# Calculating Escape Velocity of Mars from the Sun's gravitational field

• QuickSkope
In summary, Kepler's Third Law can be used to find the escape velocity of a planet if it is in a certain orbit. Additionally, the method used to calculate the escape velocity is not an exact simplification of Kepler's Third Law.
QuickSkope
1) The problem:
Mars orbits the Sun at a distance of 2.3 * 10^10 m with a speed of 24000 m/s. If it's speed were increased to 30000 m/s, at a time when no other planet was nearby, would Mars leave the Solar System.

2) Fc=Fg
Orbit formulas and such

3) I'm assuming you have to find the escape velocity of Mars, and use it to see if it gets out of the field. But I'm not sure, any help would be awesome :)

Edit 1) Fc=Fg
V^2=GM/r

30000^2=(6.67 * 10^-11)(1.98*10^30)/r

R= 1.467 * 10^11

I'm not sure where the edge of the solar system is, and I doubt that's right. But worth a shot.

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QuickSkope said:
1) The problem:
Mars orbits the Sun at a distance of 2.3 * 10^10 m with a speed of 24000 m/s. If it's speed were increased to 30000 m/s, at a time when no other planet was nearby, would Mars leave the Solar System.

2) Fc=Fg
Orbit formulas and such

3) I'm assuming you have to find the escape velocity of Mars, and use it to see if it gets out of the field. But I'm not sure, any help would be awesome :)

Edit 1) Fc=Fg
V^2=GM/r

30000^2=(6.67 * 10^-11)(1.98*10^30)/r

R= 1.467 * 10^11

I'm not sure where the edge of the solar system is, and I doubt that's right. But worth a shot.
Try using Kepler's third law .

I have yet to learn Keplers law, so looking it up tells me:

The*square*of the*orbital period*of a planet isproportional*to the*cube*of the*semi-major axis*of its orbit.

I'm not really sure how I'd use that, but I'll find the current period of one rotation of Mars.

Period of Mars 6.0 * 10^7

Upon further investigation, we learned the formula (4(pi^2)r/T^2) = (GM/r^2), which is a representation of Kepler third law.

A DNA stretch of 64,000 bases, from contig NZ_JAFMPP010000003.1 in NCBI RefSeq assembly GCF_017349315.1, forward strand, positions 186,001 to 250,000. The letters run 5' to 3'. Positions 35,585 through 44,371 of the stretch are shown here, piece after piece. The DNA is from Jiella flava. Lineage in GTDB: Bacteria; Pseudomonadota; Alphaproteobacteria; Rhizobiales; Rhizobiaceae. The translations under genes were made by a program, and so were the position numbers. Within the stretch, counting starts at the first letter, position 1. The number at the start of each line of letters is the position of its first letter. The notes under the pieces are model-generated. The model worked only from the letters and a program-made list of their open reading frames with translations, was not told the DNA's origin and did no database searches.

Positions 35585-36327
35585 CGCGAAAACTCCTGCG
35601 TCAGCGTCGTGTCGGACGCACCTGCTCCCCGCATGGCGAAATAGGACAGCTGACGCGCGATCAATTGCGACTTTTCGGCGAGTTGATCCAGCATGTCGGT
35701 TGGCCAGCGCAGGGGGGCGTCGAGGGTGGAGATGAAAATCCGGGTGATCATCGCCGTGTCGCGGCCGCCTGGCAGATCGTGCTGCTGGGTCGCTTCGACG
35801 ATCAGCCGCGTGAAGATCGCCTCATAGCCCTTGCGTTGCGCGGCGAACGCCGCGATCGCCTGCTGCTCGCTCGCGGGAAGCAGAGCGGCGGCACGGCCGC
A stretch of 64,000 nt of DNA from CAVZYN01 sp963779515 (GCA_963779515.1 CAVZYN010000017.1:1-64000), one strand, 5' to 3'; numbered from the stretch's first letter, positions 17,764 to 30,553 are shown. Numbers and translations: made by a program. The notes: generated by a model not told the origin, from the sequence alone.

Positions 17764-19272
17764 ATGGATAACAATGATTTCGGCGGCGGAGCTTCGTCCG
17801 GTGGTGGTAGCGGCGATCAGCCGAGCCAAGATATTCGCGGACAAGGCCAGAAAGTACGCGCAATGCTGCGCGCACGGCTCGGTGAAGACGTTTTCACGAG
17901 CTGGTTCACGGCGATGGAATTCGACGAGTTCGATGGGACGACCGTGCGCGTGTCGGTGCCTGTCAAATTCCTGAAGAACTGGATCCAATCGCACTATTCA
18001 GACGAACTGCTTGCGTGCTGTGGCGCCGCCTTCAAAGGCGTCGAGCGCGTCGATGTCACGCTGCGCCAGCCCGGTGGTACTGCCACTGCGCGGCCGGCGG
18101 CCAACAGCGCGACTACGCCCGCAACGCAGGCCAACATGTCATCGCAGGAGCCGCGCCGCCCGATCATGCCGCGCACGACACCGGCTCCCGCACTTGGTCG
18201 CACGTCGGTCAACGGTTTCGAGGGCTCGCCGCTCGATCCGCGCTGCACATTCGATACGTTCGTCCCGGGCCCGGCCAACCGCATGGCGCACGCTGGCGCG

Also, is the method I used not a simplification of Keplers Third Law?

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QuickSkope said:
I have yet to learn Keplers law, so looking it up tells me:

The*square*of the*orbital period*of a planet isproportional*to the*cube*of the*semi-major axis*of its orbit.

I'm not really sure how I'd use that, but I'll find the current period of one rotation of Mars.

Period of Mars 6.0 * 10^7

Upon further investigation, we learned the formula (4(pi^2)r/T^2) = (GM/r^2), which is a representation of Kepler third law.

Also, is the method I used not a simplification of Keplers Third Law?
You're right.

Using Kepler's 3rd Law was a silly idea. The 3000 m/s doesn't refer to a circular (or nearly circular) orbit.

The formula (4(pi^2)r/T^2) = (GM/r^2) that you mention is just from taking v2=GM/r and dividing by r . (FC = FG)

Do you know the escape speed for Mars orbit as regards escaping from the Sun's gravity, or know how to get it?

I can do it on a projectile that is leaving a planet, not sure how I'd do it on two planets.

The EP and Ek in the 2nd are 0, right?

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QuickSkope said:
I can do it on a projectile that is leaving a planet, not sure how I'd do it on two planets.